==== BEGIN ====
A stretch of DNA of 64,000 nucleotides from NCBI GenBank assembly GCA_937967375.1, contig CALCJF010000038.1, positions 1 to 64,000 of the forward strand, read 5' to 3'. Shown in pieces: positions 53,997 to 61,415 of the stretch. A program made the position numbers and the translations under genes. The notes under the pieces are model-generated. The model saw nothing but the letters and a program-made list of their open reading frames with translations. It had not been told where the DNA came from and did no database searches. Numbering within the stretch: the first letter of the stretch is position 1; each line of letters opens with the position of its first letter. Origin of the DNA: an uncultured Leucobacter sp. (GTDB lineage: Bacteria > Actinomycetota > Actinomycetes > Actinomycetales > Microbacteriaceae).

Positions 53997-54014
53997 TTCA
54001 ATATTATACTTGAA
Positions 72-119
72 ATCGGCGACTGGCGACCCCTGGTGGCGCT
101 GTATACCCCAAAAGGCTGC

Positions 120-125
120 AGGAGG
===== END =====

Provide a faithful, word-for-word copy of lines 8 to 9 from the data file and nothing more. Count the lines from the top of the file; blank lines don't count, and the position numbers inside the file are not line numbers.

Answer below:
Positions 120-125
120 AGGAGG